Pilots forget to start the second engine

David Parker Brown has written a post on the AirlineReporter blog about a recent incident where two regional jet pilots in the USA forgot to start the second engine – a very careless and obvious mistake. Brown began his post by first pointing out just how complicated flying a airline aircraft is and how airlines usually use one engine during taxi to conserve on fuel. This is followed by written and verbal checklists along with a dose of common sense that ensures that pilots are prepared for takeoff with both engines.

However, Brown then mentioned a Wall Street Journal article about two recent incidents where pilots for USA based commuter airlines had forgotten to start their second engine during take off but luckily no one was hurt and the takeoffs were successfully aborted. In the first incident, American Eagle pilots got distracted talking to the control tower and after they started to take off, they received an automated warning that showed the second engine wasn’t operating properly. They assumed the engine had malfunctioned – until mechanics found that it was never started. In the second incident that involved Trans States Airlines, the pilots didn’t realize the second engine wasn’t on until they were lined up for takeoff and already at full throttle.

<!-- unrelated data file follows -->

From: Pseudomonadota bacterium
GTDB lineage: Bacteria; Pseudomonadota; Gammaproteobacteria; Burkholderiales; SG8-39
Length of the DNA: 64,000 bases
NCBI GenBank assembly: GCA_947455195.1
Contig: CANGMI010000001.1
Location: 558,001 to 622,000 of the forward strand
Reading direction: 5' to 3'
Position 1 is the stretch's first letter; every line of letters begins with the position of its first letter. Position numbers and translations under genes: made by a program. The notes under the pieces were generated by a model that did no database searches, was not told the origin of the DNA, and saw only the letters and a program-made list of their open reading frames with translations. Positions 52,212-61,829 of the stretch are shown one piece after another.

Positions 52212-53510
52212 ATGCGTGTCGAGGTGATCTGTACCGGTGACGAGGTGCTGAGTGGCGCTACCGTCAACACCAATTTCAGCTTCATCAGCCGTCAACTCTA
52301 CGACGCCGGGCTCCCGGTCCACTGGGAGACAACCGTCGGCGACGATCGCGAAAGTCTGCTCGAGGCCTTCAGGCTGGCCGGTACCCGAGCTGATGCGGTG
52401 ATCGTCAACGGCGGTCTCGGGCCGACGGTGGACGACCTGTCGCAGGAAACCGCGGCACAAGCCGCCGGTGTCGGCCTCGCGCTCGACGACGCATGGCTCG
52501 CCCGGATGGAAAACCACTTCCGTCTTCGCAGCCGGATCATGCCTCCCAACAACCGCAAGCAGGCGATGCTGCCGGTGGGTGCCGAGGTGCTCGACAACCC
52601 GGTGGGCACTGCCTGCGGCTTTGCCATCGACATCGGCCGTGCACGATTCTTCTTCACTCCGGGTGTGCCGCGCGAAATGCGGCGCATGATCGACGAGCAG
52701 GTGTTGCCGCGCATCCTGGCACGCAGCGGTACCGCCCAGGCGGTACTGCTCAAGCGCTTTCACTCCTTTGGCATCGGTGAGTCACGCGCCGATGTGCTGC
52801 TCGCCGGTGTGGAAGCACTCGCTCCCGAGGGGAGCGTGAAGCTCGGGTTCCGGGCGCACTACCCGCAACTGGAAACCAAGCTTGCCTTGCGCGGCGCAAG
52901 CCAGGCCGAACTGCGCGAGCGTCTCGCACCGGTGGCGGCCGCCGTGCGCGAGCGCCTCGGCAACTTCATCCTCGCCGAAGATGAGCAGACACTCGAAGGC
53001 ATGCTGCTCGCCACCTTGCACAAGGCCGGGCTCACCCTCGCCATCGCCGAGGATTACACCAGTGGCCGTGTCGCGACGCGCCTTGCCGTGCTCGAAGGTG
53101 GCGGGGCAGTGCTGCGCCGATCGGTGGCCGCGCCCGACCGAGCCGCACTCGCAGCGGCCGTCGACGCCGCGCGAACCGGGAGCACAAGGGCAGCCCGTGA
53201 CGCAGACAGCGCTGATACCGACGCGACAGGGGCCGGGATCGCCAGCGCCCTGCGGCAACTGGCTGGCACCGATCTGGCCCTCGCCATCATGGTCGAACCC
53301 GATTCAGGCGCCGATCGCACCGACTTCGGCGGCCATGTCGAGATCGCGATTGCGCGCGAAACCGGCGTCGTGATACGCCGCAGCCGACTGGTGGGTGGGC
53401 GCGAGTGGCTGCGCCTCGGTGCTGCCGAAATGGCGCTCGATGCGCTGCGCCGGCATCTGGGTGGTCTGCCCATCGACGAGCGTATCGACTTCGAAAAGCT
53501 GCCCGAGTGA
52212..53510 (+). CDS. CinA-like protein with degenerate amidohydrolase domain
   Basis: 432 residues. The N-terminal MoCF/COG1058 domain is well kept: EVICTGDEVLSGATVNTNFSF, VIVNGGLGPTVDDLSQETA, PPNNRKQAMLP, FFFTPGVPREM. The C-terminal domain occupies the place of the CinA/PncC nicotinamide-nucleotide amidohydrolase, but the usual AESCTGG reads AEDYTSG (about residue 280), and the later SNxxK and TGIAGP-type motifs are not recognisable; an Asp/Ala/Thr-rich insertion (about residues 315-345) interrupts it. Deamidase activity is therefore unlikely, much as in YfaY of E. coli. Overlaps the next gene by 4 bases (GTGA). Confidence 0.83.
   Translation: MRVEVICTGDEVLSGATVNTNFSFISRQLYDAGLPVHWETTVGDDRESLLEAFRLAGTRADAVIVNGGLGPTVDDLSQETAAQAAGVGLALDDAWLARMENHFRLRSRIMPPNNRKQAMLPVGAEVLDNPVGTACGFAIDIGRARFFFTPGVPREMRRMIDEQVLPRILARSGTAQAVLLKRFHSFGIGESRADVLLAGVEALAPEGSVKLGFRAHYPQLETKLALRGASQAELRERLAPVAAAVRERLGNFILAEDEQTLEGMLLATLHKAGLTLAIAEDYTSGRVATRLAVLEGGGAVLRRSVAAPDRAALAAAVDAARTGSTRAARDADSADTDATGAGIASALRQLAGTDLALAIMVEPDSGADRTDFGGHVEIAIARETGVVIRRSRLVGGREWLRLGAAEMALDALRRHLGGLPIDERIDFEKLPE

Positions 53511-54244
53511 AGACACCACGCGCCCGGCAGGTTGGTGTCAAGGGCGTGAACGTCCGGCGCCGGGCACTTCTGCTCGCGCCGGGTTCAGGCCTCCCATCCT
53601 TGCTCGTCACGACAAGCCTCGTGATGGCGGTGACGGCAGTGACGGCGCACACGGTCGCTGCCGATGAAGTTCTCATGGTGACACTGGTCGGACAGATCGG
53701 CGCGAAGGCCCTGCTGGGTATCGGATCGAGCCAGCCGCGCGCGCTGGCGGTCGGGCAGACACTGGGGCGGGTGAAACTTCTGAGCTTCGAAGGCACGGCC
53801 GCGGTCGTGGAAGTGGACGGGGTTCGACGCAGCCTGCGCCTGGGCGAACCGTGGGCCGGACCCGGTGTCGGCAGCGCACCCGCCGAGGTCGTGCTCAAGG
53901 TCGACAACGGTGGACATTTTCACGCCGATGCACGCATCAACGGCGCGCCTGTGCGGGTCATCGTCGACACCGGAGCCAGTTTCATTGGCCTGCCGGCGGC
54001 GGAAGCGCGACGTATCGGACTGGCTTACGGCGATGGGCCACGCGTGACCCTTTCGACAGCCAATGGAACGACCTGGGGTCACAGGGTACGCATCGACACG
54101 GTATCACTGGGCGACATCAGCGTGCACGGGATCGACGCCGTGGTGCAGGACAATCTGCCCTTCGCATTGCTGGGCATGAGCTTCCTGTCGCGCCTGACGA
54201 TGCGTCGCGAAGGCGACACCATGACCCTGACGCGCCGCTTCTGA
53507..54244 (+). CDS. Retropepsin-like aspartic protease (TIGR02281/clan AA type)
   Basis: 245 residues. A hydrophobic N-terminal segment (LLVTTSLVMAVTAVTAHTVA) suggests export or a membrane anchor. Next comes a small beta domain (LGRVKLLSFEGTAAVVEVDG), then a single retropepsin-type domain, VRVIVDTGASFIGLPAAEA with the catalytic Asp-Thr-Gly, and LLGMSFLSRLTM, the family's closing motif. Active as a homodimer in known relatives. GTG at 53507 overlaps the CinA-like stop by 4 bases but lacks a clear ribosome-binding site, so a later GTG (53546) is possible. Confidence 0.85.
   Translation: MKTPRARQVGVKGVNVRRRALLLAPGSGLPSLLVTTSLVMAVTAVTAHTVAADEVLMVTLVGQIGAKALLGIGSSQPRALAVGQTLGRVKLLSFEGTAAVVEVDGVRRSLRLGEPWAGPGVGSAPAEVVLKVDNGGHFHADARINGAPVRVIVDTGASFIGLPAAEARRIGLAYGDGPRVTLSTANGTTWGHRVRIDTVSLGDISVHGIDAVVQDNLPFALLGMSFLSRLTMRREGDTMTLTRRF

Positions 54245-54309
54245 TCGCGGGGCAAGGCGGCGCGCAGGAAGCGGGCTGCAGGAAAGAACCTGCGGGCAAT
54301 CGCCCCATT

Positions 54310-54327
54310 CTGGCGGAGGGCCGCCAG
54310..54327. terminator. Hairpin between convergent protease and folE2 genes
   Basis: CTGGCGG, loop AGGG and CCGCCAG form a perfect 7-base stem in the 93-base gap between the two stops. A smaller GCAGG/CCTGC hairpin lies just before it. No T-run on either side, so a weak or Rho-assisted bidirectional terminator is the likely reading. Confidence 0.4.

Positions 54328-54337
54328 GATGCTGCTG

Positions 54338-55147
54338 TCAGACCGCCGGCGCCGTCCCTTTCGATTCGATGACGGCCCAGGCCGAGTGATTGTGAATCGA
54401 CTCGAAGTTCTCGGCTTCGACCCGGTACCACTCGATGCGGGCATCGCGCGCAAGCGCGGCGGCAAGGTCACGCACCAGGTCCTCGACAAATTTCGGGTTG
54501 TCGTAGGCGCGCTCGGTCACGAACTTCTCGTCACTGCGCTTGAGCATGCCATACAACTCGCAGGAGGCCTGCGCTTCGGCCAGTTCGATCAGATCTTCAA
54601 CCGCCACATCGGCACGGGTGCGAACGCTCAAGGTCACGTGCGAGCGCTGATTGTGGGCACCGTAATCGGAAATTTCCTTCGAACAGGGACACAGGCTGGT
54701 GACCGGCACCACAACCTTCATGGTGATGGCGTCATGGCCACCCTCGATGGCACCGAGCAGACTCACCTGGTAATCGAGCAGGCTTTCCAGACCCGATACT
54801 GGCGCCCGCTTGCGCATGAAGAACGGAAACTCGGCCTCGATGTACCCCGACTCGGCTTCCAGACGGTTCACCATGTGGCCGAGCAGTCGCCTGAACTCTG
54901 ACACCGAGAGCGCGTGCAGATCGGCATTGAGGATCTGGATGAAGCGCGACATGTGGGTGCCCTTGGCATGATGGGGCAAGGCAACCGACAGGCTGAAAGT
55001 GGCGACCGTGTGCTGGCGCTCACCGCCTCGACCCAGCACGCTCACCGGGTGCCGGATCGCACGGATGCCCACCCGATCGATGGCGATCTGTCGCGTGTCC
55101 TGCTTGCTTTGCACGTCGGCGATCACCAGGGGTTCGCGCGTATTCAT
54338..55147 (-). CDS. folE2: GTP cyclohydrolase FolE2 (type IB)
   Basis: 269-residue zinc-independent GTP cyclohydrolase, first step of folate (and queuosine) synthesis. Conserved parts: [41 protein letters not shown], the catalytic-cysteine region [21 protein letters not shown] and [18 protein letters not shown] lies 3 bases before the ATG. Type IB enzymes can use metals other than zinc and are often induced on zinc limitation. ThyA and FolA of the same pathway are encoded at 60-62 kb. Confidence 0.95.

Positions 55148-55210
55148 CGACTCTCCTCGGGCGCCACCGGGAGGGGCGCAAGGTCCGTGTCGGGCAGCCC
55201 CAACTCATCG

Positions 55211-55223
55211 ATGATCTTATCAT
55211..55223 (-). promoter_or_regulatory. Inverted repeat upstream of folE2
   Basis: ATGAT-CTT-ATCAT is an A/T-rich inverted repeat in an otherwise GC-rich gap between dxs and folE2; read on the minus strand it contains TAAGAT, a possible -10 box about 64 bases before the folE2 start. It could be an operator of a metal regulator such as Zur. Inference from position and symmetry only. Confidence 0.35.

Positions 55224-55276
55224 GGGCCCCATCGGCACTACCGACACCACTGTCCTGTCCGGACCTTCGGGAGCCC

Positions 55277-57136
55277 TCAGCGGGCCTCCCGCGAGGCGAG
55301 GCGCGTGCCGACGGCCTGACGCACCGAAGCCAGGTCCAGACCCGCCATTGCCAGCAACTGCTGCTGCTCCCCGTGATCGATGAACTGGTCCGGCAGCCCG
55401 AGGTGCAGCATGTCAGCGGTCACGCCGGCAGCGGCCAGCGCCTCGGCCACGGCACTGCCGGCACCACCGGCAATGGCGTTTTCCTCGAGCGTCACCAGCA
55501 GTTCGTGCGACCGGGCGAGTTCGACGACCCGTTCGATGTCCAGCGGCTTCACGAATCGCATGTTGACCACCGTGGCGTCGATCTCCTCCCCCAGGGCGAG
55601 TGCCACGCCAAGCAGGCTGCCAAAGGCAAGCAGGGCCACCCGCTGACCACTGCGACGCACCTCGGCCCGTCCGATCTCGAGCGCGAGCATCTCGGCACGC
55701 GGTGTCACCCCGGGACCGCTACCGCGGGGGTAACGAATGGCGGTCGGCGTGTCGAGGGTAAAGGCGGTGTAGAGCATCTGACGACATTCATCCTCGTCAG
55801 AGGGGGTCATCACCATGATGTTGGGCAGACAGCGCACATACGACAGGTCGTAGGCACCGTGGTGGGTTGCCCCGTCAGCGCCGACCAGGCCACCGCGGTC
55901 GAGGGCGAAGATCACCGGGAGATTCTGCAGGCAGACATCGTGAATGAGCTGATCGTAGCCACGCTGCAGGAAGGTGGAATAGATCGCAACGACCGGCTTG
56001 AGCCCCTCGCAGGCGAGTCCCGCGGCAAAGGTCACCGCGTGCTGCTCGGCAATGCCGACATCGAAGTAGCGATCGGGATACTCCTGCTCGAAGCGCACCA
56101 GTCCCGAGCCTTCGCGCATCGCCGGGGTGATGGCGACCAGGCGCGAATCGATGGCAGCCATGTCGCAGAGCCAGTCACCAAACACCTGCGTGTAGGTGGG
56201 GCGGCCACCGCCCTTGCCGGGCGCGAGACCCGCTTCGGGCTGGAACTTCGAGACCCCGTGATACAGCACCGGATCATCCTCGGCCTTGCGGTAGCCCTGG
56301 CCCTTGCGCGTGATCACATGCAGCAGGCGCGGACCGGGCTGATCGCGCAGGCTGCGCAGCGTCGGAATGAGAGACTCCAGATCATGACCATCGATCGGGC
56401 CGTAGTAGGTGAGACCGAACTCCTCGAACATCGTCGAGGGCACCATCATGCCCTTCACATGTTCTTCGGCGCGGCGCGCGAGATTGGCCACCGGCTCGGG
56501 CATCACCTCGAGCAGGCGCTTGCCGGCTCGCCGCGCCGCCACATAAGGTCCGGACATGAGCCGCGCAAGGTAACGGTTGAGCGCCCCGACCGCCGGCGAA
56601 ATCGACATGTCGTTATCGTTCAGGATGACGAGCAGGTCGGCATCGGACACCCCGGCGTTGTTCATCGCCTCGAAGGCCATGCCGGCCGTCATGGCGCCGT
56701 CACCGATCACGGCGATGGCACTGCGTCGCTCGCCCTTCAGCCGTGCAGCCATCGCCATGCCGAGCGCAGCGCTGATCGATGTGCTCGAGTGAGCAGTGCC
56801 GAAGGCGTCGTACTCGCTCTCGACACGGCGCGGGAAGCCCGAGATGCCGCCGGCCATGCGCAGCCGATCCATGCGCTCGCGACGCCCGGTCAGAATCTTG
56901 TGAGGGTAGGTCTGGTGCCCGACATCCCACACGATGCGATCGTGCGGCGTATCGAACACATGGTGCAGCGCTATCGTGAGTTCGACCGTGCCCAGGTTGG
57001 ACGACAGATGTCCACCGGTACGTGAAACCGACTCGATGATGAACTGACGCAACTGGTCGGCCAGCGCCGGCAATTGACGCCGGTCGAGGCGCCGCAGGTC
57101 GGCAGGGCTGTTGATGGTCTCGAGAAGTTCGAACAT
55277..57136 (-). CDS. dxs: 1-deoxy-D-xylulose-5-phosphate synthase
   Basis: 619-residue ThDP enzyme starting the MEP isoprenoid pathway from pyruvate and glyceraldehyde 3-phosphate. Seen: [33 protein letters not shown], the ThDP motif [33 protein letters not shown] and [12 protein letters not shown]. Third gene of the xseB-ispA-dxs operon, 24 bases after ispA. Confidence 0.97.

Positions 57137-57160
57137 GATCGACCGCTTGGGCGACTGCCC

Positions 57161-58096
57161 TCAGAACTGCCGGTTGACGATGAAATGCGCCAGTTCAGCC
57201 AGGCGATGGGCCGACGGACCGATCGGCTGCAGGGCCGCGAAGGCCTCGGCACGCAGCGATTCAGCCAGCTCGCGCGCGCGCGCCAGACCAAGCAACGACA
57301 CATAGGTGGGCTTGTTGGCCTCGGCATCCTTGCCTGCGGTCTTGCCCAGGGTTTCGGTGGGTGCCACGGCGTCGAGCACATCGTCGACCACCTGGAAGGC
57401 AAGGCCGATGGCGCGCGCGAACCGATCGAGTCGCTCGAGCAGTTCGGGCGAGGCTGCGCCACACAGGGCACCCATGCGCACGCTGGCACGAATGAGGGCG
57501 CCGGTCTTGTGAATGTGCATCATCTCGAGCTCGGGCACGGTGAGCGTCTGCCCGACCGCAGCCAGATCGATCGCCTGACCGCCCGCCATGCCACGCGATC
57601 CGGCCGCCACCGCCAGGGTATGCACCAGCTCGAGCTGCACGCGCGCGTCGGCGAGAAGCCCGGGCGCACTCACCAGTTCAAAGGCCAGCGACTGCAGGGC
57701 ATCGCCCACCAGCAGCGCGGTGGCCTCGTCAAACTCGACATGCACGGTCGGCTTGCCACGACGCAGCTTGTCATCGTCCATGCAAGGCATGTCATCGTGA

What are the lessons here for general aviation pilots? Simply put, if airline pilots who fly nearly everyday for a living can become distracted and miss something as critical and obvious as starting the second engine, a general aviation pilot who flies more irregularly could certainly make a similar mistake. In other words, always remember your checklists and always exercise common sense when in the cockpit – especially if you have not been flying regularly.  


3 Responses to Pilots forget to start the second engine

  1. Timberati May 22, 2010 at 15:58 #

    Matthew, have you read The Checklist Manifesto: How to Get Things Right by Atul Gawande ? I confess that I have not. I've seen interviews about the subject and his point was that checklists are extremely useful for complicated processes.

    • Matthew Stibbe May 22, 2010 at 17:27 #

      I haven't read that yet, but I did download a sample to my Kindle last week and I'm going to check it out. (If you'll pardon the pun.) Matthew

  2. Chris Parkes June 12, 2011 at 03:06 #

    Interesting – can we also factor in that commuter airline pilots are rushed off their feet and fatigued a lot of the time?

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